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New York Reaches Emissions Settlements With NRG, AES, Utilities

New York Reaches Emissions Settlements With NRG, AES, Utilities

New York Gov. George Pataki and Attorney General Eliot Spitzer last week unveiled agreements with NRG Energy, AES Corp. and New York State Electric and Gas Corp. (NYSEG) that will cut emissions from six upstate coal-fired power plants, including the state's two largest-polluting power plants. Niagara Mohawk (NiMo), previous owner of several of the plants, is also be affected by the settlements.

Combined, the settlements represent the largest reduction in air pollution levels ever attained through settlement in New York, according to Spitzer, who recently said he will run for governor in the state next year. Together the agreements will reduce nitrogen oxide (NOx) emissions by more than 18,000 tons annually, while sulfur dioxide (SO2) emissions will decrease by more than 123,000 tons per year.

Under a settlement of the state's lawsuit with NRG Energy, the company will reduce SO2 emissions by 87% and NOx emissions by 81% at its Huntley and Dunkirk power plants in western New York.

"This milestone agreement signifies NRG's commitment to the state of New York and the environment -- it delivers many benefits to the state and its residents, including a faster reduction in emissions than might have otherwise occurred with federal or state legislation," said David Crane, NRG's CEO.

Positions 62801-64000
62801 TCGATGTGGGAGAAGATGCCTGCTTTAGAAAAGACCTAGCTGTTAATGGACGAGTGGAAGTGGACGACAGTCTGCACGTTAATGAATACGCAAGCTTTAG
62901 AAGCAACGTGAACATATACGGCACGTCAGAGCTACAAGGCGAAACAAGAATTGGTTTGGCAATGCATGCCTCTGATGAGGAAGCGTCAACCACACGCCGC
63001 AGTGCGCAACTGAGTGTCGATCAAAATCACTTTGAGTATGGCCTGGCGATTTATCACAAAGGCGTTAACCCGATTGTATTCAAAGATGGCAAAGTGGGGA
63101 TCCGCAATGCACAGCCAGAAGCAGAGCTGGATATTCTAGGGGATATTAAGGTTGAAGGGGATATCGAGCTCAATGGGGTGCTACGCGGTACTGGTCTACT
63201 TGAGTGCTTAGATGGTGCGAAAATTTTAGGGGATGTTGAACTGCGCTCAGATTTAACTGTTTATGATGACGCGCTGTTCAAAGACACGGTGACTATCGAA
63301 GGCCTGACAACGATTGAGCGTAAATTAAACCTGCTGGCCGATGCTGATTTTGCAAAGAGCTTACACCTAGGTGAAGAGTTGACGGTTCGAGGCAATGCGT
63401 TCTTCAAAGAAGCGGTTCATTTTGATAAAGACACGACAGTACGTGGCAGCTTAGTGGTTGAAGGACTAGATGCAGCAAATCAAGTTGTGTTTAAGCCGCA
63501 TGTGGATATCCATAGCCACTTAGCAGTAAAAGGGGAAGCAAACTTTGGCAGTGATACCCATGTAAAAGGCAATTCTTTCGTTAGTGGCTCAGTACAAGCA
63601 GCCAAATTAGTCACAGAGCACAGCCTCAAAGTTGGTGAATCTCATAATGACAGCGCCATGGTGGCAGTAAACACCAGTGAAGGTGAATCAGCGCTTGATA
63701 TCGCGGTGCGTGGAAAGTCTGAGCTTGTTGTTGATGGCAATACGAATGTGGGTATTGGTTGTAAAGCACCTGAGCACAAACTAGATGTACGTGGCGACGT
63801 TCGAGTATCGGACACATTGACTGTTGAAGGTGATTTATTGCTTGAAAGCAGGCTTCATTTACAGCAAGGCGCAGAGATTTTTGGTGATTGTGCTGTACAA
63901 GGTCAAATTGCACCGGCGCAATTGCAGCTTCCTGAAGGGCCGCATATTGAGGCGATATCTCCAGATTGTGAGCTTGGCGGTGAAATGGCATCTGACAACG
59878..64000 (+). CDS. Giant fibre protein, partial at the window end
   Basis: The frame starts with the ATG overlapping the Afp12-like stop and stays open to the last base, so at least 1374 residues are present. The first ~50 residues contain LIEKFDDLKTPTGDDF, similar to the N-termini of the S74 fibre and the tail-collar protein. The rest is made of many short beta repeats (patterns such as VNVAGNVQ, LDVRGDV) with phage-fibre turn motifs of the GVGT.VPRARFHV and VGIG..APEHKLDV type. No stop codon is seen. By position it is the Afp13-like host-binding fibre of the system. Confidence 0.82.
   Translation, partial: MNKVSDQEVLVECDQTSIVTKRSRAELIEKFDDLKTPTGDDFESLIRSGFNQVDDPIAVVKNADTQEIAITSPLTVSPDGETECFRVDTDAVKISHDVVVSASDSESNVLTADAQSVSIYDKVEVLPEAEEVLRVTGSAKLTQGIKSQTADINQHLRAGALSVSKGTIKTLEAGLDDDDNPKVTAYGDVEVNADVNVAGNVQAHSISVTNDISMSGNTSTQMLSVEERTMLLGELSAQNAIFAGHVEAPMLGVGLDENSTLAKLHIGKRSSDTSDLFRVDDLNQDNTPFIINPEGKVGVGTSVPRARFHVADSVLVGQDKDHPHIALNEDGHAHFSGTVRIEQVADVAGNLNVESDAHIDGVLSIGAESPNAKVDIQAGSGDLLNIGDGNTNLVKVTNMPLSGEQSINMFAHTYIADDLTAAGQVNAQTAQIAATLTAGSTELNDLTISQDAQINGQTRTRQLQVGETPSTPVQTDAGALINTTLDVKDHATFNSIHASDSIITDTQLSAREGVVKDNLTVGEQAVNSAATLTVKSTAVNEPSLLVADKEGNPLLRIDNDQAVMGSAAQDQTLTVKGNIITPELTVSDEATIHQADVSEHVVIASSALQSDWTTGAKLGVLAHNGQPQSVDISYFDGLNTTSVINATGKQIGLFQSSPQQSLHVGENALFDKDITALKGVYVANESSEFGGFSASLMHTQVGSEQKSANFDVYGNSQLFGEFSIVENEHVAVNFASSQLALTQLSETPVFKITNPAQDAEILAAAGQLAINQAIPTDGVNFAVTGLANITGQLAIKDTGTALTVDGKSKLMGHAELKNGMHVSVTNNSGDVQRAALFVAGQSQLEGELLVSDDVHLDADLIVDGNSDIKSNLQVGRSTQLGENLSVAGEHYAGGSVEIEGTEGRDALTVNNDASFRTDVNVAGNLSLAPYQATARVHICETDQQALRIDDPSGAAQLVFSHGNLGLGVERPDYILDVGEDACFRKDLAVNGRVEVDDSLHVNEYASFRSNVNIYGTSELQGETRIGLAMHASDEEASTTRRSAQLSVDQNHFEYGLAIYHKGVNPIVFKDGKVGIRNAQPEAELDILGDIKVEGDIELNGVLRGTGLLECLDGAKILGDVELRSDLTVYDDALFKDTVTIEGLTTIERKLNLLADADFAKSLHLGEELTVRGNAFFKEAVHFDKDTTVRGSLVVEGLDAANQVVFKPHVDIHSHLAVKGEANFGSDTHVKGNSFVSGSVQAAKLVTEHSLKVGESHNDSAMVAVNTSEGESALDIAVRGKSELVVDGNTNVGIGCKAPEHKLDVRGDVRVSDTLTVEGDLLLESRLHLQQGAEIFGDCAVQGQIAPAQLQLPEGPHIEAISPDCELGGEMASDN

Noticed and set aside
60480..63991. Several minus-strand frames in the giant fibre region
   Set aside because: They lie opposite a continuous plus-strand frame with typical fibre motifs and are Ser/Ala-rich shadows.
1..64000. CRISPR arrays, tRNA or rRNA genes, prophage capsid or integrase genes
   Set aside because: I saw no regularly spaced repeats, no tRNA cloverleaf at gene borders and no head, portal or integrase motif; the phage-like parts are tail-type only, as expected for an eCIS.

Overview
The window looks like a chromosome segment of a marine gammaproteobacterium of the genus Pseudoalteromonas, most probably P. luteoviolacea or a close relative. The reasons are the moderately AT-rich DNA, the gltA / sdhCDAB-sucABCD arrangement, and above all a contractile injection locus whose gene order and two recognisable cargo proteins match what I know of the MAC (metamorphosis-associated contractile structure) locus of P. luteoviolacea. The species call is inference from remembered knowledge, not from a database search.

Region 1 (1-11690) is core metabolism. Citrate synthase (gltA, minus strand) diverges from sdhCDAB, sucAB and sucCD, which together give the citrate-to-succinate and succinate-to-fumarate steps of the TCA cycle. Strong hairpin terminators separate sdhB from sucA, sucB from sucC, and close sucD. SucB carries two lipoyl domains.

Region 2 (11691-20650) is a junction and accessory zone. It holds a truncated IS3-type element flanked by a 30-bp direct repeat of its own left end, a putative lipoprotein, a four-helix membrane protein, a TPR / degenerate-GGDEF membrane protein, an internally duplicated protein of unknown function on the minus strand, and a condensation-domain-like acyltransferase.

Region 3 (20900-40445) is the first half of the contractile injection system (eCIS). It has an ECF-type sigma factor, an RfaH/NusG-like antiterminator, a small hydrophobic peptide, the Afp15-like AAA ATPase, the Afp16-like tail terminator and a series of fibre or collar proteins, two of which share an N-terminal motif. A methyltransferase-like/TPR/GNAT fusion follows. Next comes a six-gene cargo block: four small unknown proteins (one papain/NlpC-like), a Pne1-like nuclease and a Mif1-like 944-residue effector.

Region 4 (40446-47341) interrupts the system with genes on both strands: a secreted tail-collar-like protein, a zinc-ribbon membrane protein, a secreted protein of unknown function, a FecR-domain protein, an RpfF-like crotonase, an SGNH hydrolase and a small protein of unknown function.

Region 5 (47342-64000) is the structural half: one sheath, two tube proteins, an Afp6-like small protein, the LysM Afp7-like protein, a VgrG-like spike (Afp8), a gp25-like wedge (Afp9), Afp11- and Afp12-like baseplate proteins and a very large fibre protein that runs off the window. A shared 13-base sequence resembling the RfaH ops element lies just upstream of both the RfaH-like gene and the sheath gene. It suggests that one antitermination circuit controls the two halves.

To meet the requirements of the settlement, NRG will retire units 63 and 64 at its Huntley facility after receiving the appropriate regulatory approvals. Units 65 and 66 will be retired 18 months later. NRG also has agreed to limits on the transfer of certain federal SO2 allowances. The agreed upon emissions reductions will occur progressively over the next eight years, the company noted.

"NRG's Huntley and Dunkirk plants play a critical role in providing competitively priced and reliable electric power to the region and we are proud that we can achieve this in an environmentally responsible manner," said Caroline Angoorly, NRG vice president for environmental and new business.

The agreement resolves a lawsuit brought by the state of New York for alleged noncompliance with the Clean Air Act. The lawsuit arose out of a notice of violation (NOV) issued by the New York Department of Environmental Conservation (DEC) for alleged non-compliance with New Source Review (NSR) regulations that occurred before NRG's acquisition of the facilities.

NRG purchased the Huntley and Dunkirk Generating Stations from NiMo in June 1999. Dunkirk Station, a four-unit, 600 MW plant, is located 55 miles southwest of Buffalo, NY. Huntley Station, located three miles north of Buffalo is comprised of six units with a total generating capacity of 760 MW.

NiMo will have to pay a $3 million penalty and provide an additional $3 million to support several environmental benefit projects in western New York, including weatherizing low-income housing and adding pollution controls to school buses. NiMo also has agreed to convey 2,500 acres of environmentally sensitive land along the Salmon River to the state. The Oswego County parcel is valued at more than $2.5 million.